The patient is positioned prone after administration of either general or regional anesthesia. A longitudinal incision is made on either the medial or lateral aspect of the tendon. If a lateral incision is chosen care must be taken to identify and protect the sural nerve. Length of the incision averages 3 to 10 cm. Once the paratenon is incised longitudinally, the tendon ends are easily identifies. These are then re-approximated with either a Bunnell or Kessler or Krackow type suture technique with nonabsorbable suture. Next, the epitenon is repaired with a cross stitch technique. The paratenon should be repaired if it will be useful to prevent adhesions. Finally, a meticulous skin closure will limit wound complications. An alternative method is to perform a percutaneous technique, with a small incision (ranging from 2-4 cm). A few salient points include: the incision should be extended as needed, no self-retaining retractors should be used, and meticulous paratenon and wound closure is essential. Postoperatively the patient is immobilized in an equinous splint (usually 10?-15?) for 2 weeks. Immobilization may be extended if there is any concern about wound healing. At the 2-week follow-up, full weight bearing is permitted using a solid removable boot. At 6 weeks, aggressive physical therapy is prescribed and the patient uses the boot only for outdoor activity. At 12 weeks postoperatively, no further orthosis is recommended.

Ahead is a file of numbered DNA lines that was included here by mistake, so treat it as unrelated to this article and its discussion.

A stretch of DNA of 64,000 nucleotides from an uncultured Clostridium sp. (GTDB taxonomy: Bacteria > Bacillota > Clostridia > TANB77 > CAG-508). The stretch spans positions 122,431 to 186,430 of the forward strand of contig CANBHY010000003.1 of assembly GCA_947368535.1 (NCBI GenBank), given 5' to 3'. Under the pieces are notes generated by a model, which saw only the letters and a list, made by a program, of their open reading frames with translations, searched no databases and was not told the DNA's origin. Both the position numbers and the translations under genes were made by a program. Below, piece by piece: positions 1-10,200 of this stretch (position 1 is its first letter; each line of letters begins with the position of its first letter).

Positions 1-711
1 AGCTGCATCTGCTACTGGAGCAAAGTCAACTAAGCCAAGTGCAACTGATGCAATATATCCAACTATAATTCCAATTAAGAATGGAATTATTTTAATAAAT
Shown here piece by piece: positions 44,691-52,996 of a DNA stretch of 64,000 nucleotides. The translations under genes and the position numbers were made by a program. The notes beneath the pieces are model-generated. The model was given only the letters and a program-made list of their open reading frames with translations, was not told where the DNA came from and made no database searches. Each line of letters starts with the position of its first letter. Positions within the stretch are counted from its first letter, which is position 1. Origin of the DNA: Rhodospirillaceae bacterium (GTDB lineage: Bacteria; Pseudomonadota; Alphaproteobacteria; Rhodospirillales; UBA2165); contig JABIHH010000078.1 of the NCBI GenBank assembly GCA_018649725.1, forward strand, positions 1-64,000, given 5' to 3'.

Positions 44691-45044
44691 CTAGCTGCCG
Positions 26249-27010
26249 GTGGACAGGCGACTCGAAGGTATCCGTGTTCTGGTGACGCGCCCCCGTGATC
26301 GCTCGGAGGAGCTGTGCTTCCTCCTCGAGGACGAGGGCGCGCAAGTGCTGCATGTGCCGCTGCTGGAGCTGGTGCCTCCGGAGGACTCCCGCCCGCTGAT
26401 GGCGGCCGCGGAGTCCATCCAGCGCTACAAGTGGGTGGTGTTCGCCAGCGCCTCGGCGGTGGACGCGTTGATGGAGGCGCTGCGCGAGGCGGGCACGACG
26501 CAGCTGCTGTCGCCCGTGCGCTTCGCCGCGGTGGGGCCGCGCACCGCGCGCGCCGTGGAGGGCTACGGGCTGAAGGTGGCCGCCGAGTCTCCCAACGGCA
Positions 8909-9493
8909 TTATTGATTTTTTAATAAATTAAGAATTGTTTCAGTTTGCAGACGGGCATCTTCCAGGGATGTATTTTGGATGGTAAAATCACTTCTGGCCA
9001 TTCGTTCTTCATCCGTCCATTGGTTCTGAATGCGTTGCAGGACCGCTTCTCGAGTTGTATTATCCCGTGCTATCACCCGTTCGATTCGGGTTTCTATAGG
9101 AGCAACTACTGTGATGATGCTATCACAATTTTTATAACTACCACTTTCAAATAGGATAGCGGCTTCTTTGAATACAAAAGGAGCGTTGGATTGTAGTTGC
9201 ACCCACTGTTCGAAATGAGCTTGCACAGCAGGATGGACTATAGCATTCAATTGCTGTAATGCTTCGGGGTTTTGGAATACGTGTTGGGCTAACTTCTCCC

What Causes Posterior Tibial Tendon Dysfunction ?

Overview
Posterior Tibial Tendon Dysfunction (PTTD) is a painful flatfoot condition that affects adults, primarily over the age of 50. Also known as Adult Acquired Flatfoot, this issue affects women more than men and is linked to obesity, hypertension and diabetes. Most people with PTTD have had flat feet all of their lives. Then, for reasons not fully understood, one foot starts to become painful and more deformed.
Flat Foot

Causes
Posterior tibial tendon dysfunction is the most common cause of acquired adult flatfoot deformity. There is often no specific event that starts the problem, such as a sudden tendon injury. More commonly, the tendon becomes injured from cumulative wear and tear. Posterior tibial tendon dysfunction occurs more commonly in patients who already have a flat foot for other reasons. As the arch flattens, more stress is placed on the posterior tibial tendon and also on the ligaments on the inside of the foot and ankle. The result is a progressive disorder.

Symptoms